Refreshment and temperature: Refreshment is closely related with the temperature of yakju. At low temperature, sweetness reduces and sourness increases. The stimulation of alcohol and the delicate taste decrease and the refreshment increases. According to Kyuhapchongseo, a food literature of the Joseon Dynasty period, “It is recommended to have a meal at the temperature of spring, having soup at the temperature of summer, having sauce at the temperature of autumn, and drinking an alcoholic beverage at the temperature of winter.” Thus, the optimal temperature to drink liquor ranges from 6 to 15℃. If you prefer light taste, drink it at low temperature as much as it can.

When opening a bottle : Do not drink liquor once opening its bottle. After opening the stopper of a bottle, wait a while to escape tiny gas in the bottle and fill a cup with liquor.

Selection of yakju matched with food: Traditional alcoholic beverages usually have sweetness and sourness stronger than that of other liquor. Relatively dry yakju is well matched with meals. From the past, banju (liquor taken before meal time) improves your appetite and promotes digestion by drinking a cup of yakju before meals. Thus, it is recommended that yakju proper to banjo should not be much sweet and have a little sourness. You can select a yakju drunken during a meal or after a meal with having a friendly talk according to your preference, but it needs to consider the type of foods.

Drinking Manner[edit]

Korean table manner while drinking-01

There is the manner of Korean traditional alcoholic beverages. When you get together with people including elderly people and have a chance to drink an alcoholic beverage, you should not receive a drinking cup from an older person while being seated. However, if he or she approves it, you can drink it while being seated. The young should not start to drink an alcoholic beverage earlier than the older. If the person for whom you are pouring is older than you or of higher status, you should pour holding the bottle with two hands and drink with head turned aside, not facing the senior. To pour a drink, hold the bottle in the right hand with the left hand touching the right forearm or elbow; this peculiar arm position originated from the practice of holding back the sleeve of the hanbok so that it wouldn't touch the table or the food. Korean drinking etiquette looks like somewhat complicated and difficult, it shows respect for older people even when we drink liquor. From the past, Korean people from the King to the lowest class of people have enjoyed Korean traditional spirits. Thus, drinking etiquette has been considered important.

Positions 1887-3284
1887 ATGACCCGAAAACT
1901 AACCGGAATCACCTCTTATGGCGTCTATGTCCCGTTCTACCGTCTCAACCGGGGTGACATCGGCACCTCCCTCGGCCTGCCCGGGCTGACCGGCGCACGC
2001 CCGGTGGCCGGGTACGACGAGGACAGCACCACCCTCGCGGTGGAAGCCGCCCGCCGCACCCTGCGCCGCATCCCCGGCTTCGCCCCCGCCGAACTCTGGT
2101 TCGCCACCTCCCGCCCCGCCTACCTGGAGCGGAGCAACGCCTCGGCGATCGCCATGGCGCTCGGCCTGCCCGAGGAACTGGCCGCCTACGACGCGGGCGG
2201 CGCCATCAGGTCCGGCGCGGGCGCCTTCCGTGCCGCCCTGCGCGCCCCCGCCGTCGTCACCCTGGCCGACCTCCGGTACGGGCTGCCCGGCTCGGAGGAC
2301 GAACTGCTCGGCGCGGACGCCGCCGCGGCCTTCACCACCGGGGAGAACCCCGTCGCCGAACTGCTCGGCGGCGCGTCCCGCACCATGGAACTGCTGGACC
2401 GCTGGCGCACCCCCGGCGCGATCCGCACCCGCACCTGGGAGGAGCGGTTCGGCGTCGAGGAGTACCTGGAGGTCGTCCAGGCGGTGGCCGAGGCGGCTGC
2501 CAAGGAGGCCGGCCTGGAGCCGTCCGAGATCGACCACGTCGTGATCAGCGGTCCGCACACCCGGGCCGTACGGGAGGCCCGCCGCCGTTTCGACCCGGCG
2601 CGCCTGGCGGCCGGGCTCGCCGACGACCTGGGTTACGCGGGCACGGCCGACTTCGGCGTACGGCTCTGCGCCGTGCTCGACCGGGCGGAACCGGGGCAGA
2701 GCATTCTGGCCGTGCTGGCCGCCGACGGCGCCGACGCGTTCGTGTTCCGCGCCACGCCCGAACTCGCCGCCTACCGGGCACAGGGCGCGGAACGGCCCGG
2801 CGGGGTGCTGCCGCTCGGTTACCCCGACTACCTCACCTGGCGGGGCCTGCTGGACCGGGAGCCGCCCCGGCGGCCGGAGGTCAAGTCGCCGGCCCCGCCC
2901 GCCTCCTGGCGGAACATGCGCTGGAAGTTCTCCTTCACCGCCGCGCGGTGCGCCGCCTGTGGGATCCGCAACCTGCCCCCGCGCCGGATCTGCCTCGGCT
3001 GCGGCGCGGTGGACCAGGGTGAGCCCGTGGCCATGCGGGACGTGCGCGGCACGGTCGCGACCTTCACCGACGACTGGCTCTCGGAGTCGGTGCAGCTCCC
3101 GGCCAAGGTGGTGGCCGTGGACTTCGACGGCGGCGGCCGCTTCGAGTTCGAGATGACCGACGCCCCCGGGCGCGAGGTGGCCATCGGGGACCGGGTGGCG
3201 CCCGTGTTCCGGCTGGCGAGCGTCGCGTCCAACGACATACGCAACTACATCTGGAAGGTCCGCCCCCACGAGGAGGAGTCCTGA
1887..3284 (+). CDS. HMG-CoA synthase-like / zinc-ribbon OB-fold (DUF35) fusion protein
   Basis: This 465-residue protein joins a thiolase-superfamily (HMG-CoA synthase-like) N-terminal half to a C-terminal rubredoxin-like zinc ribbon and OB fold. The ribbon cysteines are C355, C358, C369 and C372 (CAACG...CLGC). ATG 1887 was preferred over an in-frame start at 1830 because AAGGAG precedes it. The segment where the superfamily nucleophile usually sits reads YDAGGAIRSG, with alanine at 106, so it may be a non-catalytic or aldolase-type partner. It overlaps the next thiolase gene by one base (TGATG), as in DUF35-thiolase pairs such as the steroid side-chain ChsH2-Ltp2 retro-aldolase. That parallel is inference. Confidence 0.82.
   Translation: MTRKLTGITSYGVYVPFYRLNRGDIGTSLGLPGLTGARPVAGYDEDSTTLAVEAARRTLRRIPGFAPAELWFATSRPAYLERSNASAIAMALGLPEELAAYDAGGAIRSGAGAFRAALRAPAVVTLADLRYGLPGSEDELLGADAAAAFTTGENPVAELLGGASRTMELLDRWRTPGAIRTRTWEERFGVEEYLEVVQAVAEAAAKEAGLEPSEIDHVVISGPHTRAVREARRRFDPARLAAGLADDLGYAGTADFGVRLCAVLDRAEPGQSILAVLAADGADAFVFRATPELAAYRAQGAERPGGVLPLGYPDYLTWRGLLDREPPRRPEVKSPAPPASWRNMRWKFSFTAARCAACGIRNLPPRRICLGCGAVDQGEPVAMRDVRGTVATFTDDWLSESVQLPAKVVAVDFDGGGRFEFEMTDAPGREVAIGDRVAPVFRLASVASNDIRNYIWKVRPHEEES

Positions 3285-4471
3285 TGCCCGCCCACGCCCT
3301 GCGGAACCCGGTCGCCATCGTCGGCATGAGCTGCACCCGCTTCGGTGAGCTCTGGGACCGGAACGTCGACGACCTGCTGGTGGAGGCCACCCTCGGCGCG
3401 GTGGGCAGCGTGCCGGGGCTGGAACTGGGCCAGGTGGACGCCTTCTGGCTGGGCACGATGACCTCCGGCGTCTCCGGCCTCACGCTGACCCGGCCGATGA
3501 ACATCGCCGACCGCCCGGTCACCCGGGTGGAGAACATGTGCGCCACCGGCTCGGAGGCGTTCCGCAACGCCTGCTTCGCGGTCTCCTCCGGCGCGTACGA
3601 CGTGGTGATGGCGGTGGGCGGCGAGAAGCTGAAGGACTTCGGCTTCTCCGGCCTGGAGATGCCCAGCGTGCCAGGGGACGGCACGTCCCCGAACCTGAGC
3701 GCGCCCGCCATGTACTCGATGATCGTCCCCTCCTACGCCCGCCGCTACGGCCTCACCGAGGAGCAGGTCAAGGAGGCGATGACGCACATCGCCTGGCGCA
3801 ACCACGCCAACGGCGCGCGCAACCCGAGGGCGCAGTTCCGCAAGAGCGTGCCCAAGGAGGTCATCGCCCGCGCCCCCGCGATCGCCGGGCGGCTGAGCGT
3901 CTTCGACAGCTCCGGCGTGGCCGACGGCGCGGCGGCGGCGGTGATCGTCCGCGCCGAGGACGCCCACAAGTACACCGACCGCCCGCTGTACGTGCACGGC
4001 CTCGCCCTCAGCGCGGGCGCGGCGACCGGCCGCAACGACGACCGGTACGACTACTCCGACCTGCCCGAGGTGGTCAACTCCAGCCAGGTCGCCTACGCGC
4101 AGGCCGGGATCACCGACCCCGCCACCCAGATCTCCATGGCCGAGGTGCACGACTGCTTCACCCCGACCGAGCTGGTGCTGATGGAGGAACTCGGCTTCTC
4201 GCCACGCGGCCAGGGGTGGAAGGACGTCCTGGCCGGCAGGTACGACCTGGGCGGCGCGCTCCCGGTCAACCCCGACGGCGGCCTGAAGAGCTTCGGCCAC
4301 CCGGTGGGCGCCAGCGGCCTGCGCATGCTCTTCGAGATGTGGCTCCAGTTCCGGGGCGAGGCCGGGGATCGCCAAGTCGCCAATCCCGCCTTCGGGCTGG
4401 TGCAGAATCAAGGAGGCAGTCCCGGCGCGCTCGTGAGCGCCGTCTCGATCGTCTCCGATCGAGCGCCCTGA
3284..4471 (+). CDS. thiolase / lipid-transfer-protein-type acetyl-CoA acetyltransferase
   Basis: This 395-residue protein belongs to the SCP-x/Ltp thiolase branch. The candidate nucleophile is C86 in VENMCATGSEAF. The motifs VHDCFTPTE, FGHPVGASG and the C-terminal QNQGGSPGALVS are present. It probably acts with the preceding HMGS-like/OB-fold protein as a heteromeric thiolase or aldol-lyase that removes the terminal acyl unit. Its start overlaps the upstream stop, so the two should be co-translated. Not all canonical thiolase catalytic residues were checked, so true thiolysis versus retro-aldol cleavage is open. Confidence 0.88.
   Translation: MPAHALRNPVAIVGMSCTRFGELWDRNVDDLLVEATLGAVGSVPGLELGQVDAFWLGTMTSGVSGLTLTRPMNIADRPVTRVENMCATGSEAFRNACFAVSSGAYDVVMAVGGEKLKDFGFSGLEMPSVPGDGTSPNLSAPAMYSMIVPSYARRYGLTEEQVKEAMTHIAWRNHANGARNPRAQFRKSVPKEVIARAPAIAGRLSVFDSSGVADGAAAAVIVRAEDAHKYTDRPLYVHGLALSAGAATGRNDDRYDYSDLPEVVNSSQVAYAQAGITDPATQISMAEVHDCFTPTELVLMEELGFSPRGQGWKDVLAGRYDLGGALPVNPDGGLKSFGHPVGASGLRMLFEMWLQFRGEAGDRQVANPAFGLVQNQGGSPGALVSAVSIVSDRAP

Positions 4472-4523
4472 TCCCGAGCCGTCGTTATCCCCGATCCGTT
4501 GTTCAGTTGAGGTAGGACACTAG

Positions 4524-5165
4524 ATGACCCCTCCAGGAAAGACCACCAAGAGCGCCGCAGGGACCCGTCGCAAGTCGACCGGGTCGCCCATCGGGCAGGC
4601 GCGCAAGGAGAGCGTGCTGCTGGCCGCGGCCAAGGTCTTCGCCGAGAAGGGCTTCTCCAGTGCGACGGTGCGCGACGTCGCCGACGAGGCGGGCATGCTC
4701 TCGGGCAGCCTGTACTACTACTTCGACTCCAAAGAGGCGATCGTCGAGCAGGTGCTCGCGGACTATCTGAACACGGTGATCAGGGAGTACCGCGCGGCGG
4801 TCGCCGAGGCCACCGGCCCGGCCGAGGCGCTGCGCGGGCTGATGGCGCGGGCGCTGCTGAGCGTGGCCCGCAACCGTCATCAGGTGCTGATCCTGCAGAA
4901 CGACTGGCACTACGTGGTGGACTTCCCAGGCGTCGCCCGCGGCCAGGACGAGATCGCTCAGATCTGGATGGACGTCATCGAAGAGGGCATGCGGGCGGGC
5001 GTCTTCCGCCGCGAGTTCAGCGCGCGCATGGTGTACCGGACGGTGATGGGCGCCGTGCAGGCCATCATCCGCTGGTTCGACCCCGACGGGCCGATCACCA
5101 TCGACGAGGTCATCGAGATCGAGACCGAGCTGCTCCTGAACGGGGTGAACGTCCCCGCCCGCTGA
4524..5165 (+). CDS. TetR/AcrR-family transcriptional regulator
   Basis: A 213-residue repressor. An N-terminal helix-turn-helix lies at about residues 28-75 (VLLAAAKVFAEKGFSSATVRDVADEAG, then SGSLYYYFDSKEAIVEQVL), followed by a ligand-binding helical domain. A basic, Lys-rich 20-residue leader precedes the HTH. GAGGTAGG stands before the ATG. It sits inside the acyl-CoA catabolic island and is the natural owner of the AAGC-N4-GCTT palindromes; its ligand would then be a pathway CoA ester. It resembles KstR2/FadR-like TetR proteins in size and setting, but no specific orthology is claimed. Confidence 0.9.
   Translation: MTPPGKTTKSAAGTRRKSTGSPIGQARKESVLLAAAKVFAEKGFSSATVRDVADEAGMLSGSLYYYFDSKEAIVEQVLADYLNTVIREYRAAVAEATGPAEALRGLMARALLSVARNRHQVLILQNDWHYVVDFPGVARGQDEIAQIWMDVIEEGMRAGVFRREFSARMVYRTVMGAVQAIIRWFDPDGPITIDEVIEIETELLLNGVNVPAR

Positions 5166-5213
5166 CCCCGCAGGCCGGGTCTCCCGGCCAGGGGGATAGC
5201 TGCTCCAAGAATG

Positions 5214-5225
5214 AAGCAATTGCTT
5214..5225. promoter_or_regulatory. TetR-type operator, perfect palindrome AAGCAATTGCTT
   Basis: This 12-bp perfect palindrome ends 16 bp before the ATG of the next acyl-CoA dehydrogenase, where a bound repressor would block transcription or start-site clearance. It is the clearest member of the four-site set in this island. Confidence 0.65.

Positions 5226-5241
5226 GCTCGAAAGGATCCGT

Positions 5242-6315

Types of Appetizer Dishes[edit]

Po (Dried food): A popular snack, po are thin strips or sheets of dried meat or fish, similar to jerky. The dried beef is called yukpo and the dried fish is called eopo. Eopo includes juripo made of carp, chugok of abalone, inbok, and eoran. As a dry snack for liquor, it is used in geongujeolpan (platter of nine delicacies). Yukpo includes pyeonpo, uyukbaepo, jangpo, yakpo, and chiyukpo.

Hoe (Raw food): Octopus, abalone, sea cucumber, and croaker are eaten as hoe. In summer, sukhoe is made with fish, abalone, cucumber, and shiitake mushroom. In winter, after pheasant is caught, it is frozen and sliced to make dongchimi (white radish kimchi) to use as a snack for liquor. Sushi, yukhoe, cheon, mandoo are a kind of jinanju (gujeolpan, Sinseollo, cheongol). Especially, the pheasant dongchimi is a one-dish meal.

Others: In addition to po and hoe, people enjoy ‘jokpyeon and pyeonyuk’ made by boiling beef soup bones, ‘jeopisujeong’ made with the skin of spiced pettitoes, ‘suyuk’ sliced by simmering beef or chicken, ‘daemandoo’ that small mandoos exist in a large mandoo when they drink liquor.

See also[edit]

Notes[edit]

  1. ^ 우리나라 술의 발달사. 신광출판사. 2004. p. 55. ISBN 9788970697581. 
  2. ^ "되살아난 우리 전통 술... 이젠 '酒道'도 되살릴 때". The Chosun Ilbo Senior. 12 July 2012. Retrieved 26 April 2013. 
  3. ^ Lee Hyo-gee (1996). "History of Traditional Korean Alcoholic Drinks". Koreana, Vol. 10. No.4. Archived from the original on 30 April 2009. 
  4. ^ "History of Korean Alcohol". Life in Korea. Retrieved 18 June 2008. 
  5. ^ a b History of Korean Traditional Alcoholic Beverages Life in Korea
  6. ^ a b Traditional Liquor Korea Tourism Organization. Retrieved 28 August 2009
  7. ^ "Drinks of the Ancients". SkyNews. Retrieved 27 May 2016. 
  8. ^ "Flower Pancakes and Flower Liquor : Traditional Food with a Floral Fragrance". Koreana. 2003. Archived from the original on 28 September 2007. 
  9. ^ "Drinks of the Ancients". Sky News. Retrieved 30 April 2013. 
  10. ^ "Bottoms up for tip-top health". Korea JoongAng Daily. 27 May 2003. Retrieved 30 April 2013. 
  11. ^ "벌떡". Naver English Dictionary. Naver Corporation. Retrieved 15 September 2015. 
  12. ^ "A Taste of the Sea and the Mountain". Koreataste. Korea Tourism Organization. 19 September 2011. Retrieved 28 August 2015. 
  13. ^ Seo (서), Bu-won (부원) (11 March 2010). "'남근목' '벌떡주'...예스럽던 동해안은 어디로 갔나" (in Korean). OhmyNews. Retrieved 28 August 2015. 
  14. ^ 도소주 (in Korean). Korean Folk Encyclopedia. Retrieved 30 April 2013. 
  15. ^ Pettid, Michael J. (2008). Korean cuisine: an illustrated history. China: Reaktion Books Ltd. pp. 110–123. ISBN 978-1-86189-348-2. 
  16. ^ [1]
  17. ^ 송순주담그기 (in Korean). Korean Folk Encyclopedia. Retrieved 30 April 2013. 

References[edit]

External links[edit]